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Art review: Sharp comedy starring Rufus Sewell ★★★★

Friday Night Dinner's Paul Ritter and Peep Show's Tim Key also star in this superb revival at the Old Vic

Published: Friday, 23rd December 2016 at 7:00 am

Yasmena Reza’s Art was the highbrow hit of the nineties. It ran for eight years in the West End. It conquered Broadway, where it won a Tony for Best Play. And it perfected the production flourish of using fresh, big-name re-casting to persuade punters back for a second – or third – viewing.


So a hit, yes, and a touring success ever since; but has this Art stood the test of time? Twenty years on, director Matthew Warchus has revived his original, minimal production at the Old Vic and the tug of the play’s premise remains as sharp as ever.

Three friends meet over a period of weeks. One of them, Serge (Rufus Sewell) has bought a painting at great expense that is entirely white: a white canvas with diagonal white stripes. His old friend Marc (Paul Ritter) is appalled. “You paid €100,000 for this shit?” he scoffs, triggering a rift in their friendship that the emollient Yvan (Tim Key) does his best to heal.

Rufus Sewell as Serge and Tim Key as Yvan; above: Paul Ritter as Marc) and Sewell (photos by Manuel Harlan)

What unfolds from there is a sharp study in character and ego (or the lack of it) with ideas about modern art fizzing through it and – crucially – big laughs. From the moment the painting was revealed the Old Vic audience were chuckling in anticipation and the cast (Key started out as a comedian, Ritter is best known for TV sitcom roles) rode the comedy all the way.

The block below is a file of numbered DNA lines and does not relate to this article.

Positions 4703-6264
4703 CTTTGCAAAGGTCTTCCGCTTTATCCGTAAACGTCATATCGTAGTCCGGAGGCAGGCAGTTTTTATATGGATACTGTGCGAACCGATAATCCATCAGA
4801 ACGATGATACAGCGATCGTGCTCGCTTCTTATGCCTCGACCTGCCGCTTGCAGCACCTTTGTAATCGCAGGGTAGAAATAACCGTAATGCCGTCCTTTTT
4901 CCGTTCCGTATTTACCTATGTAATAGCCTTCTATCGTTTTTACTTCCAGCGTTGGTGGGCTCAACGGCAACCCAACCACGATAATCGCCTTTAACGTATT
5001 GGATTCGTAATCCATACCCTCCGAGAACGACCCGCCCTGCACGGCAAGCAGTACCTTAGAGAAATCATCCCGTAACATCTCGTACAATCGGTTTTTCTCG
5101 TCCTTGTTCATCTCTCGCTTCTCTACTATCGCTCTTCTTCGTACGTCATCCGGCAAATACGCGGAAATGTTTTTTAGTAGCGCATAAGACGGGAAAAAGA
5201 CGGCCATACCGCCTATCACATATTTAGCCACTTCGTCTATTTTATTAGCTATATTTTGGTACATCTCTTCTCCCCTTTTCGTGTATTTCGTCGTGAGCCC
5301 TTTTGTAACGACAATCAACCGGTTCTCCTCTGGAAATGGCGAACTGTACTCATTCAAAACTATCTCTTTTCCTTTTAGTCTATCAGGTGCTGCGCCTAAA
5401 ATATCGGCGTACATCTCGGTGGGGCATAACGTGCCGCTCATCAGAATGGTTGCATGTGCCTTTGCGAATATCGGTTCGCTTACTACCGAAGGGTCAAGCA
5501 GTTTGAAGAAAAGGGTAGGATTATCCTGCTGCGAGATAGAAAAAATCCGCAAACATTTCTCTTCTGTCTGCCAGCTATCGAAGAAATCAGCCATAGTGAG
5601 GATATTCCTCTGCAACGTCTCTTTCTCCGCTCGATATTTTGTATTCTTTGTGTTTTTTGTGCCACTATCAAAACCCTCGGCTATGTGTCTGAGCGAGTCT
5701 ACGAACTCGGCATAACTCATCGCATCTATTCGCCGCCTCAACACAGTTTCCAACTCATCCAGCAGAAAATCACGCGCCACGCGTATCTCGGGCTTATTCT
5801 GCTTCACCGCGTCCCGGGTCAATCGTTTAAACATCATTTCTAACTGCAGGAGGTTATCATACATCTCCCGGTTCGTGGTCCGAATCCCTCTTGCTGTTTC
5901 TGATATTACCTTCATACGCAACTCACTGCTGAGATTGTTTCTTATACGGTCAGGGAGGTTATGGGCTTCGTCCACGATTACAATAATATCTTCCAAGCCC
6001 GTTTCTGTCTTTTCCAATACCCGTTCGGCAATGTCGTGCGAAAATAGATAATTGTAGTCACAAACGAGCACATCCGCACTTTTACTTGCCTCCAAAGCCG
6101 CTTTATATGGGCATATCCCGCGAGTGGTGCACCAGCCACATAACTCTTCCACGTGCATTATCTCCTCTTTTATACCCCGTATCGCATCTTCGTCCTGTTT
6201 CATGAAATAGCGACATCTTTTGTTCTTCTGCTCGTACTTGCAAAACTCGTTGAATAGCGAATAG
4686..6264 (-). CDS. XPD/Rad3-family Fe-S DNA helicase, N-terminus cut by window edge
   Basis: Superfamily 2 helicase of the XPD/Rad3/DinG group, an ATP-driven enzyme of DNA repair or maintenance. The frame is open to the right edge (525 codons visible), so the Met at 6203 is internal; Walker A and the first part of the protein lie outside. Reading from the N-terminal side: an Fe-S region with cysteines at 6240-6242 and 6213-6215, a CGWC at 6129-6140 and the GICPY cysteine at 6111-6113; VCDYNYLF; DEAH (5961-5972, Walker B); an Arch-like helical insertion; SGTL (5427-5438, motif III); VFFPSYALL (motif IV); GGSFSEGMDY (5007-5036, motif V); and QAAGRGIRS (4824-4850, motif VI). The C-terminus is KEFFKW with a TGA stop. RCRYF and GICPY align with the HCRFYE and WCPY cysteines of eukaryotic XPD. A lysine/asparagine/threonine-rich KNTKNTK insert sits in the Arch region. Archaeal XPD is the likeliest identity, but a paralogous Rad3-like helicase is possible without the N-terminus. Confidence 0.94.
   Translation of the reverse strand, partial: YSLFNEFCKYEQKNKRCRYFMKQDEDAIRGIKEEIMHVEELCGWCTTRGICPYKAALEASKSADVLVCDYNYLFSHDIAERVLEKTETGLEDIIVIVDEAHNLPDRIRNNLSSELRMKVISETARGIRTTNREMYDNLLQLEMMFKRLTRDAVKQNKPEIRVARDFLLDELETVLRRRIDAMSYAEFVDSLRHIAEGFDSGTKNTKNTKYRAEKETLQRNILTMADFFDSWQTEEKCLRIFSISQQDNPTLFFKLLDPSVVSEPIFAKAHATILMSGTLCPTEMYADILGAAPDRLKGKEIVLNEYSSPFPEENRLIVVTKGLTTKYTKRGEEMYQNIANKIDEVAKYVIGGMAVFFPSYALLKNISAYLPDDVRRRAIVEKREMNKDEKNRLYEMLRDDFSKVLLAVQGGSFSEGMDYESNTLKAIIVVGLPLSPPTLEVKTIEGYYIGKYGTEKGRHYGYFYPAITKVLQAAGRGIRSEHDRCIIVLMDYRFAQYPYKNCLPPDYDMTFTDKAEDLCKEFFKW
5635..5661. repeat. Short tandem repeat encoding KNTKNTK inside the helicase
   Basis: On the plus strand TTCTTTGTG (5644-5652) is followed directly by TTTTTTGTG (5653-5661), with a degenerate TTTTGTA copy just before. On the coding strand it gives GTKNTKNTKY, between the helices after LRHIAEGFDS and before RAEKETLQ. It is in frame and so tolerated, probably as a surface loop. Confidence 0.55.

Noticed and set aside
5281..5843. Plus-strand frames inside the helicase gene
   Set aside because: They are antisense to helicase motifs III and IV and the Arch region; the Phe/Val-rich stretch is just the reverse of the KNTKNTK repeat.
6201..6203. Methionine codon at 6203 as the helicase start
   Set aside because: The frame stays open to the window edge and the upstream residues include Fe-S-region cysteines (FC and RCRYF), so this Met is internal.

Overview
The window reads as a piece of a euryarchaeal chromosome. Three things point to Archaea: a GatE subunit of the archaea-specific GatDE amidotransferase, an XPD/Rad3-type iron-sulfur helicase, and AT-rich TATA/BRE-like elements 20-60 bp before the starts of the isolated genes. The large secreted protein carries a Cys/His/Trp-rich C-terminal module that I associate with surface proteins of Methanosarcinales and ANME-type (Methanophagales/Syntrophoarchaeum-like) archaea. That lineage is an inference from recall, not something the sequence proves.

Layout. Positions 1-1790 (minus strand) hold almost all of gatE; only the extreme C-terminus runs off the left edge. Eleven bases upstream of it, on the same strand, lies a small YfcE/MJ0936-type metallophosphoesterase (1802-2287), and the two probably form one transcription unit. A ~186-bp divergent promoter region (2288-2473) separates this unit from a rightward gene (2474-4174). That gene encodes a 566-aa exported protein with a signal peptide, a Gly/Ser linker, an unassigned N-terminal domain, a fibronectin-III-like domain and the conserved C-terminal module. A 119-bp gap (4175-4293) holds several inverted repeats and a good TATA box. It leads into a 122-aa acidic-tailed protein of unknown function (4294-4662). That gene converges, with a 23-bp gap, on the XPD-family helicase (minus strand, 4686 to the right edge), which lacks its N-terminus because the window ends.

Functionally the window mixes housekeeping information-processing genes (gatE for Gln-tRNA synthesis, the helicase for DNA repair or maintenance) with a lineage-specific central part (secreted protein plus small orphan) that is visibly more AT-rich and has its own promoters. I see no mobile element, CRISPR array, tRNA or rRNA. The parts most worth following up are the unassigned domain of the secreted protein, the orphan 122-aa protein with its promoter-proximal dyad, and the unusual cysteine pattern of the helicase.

There is simply nobody better than Ritter at doing exasperation and he threatens to steal the show as the embittered traditionalist Marc, ranting at Serge’s folly. When he turns his fire on people-pleaser Yvan, infuriated by the latter’s “lack of substance” Ritter’s voice takes on a new register of fury and we realise that what started as a play about art becomes about how adult friendship can curdle and split.

Then at the end, the play shifts once again: the line “Nothing great or beautiful in this world was ever born out of rational argument” makes us rethink what has gone before. Some of those deeper currents of the play go under-explored in this revival but the beautifully barbed comedy is irresistible.

Art is at the Old Vic, London, until 18 February


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